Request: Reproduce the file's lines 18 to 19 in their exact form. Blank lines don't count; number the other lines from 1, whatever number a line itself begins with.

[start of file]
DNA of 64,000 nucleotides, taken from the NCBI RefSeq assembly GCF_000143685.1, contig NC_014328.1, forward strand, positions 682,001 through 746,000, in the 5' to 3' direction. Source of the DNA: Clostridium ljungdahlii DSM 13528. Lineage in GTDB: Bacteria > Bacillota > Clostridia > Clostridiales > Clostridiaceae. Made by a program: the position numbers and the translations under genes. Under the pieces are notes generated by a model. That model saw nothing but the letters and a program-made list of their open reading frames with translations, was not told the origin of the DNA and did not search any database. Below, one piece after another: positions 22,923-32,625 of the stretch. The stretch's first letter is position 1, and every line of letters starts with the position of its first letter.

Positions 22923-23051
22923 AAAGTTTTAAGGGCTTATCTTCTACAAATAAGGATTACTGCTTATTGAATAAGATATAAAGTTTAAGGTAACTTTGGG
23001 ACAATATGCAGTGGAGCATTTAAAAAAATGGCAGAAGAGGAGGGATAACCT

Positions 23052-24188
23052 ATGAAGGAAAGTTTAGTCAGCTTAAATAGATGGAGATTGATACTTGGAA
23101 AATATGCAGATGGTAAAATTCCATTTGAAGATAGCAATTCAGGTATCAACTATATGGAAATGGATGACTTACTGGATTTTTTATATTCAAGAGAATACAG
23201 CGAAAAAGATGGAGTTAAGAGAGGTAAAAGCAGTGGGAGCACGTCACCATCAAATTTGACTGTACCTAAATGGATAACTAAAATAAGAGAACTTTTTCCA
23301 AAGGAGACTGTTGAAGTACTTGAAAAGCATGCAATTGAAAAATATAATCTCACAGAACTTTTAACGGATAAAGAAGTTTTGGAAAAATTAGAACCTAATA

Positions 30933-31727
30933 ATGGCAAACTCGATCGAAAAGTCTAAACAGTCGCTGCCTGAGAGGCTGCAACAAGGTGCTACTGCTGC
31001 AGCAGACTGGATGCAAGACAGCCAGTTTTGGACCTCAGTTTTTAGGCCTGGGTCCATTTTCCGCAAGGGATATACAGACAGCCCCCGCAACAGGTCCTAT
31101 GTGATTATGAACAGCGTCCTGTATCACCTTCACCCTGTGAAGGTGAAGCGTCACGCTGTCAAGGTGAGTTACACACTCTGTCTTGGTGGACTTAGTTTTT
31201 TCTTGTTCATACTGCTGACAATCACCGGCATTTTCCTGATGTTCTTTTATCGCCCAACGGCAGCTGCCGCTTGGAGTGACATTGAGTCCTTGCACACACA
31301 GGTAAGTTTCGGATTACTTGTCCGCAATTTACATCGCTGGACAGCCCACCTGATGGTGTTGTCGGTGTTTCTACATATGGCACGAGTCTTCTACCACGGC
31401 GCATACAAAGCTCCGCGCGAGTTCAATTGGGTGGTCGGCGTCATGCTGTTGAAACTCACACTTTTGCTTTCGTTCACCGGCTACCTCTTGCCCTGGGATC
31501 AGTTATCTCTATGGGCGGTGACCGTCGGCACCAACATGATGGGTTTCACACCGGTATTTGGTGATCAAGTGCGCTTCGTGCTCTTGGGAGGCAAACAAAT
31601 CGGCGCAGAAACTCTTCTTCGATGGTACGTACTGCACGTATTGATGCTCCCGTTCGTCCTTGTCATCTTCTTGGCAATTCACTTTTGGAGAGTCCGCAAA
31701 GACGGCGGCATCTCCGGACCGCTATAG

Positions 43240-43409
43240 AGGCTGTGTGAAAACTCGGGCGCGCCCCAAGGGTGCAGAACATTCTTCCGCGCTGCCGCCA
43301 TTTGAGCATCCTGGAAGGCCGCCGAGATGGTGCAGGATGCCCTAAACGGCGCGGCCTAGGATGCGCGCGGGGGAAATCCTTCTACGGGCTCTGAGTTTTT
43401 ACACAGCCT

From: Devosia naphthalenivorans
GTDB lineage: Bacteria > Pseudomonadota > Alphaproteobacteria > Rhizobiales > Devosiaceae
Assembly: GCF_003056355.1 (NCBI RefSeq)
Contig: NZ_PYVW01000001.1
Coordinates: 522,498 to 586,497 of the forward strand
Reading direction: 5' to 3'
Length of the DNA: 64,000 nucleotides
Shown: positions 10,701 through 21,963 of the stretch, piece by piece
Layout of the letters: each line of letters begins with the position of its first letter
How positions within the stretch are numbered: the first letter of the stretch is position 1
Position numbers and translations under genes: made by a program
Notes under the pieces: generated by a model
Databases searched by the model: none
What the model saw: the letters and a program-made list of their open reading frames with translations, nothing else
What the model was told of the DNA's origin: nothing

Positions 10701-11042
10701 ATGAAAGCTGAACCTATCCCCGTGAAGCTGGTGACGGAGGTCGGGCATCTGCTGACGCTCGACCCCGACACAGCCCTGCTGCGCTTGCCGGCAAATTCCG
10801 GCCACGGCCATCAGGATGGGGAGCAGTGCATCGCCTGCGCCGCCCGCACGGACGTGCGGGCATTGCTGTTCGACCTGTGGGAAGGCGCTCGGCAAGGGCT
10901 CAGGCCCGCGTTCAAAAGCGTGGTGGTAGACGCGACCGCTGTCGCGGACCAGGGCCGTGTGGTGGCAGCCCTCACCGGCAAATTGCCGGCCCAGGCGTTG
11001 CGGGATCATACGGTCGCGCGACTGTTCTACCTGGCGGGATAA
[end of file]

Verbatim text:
31601 CGGCGCAGAAACTCTTCTTCGATGGTACGTACTGCACGTATTGATGCTCCCGTTCGTCCTTGTCATCTTCTTGGCAATTCACTTTTGGAGAGTCCGCAAA
31701 GACGGCGGCATCTCCGGACCGCTATAG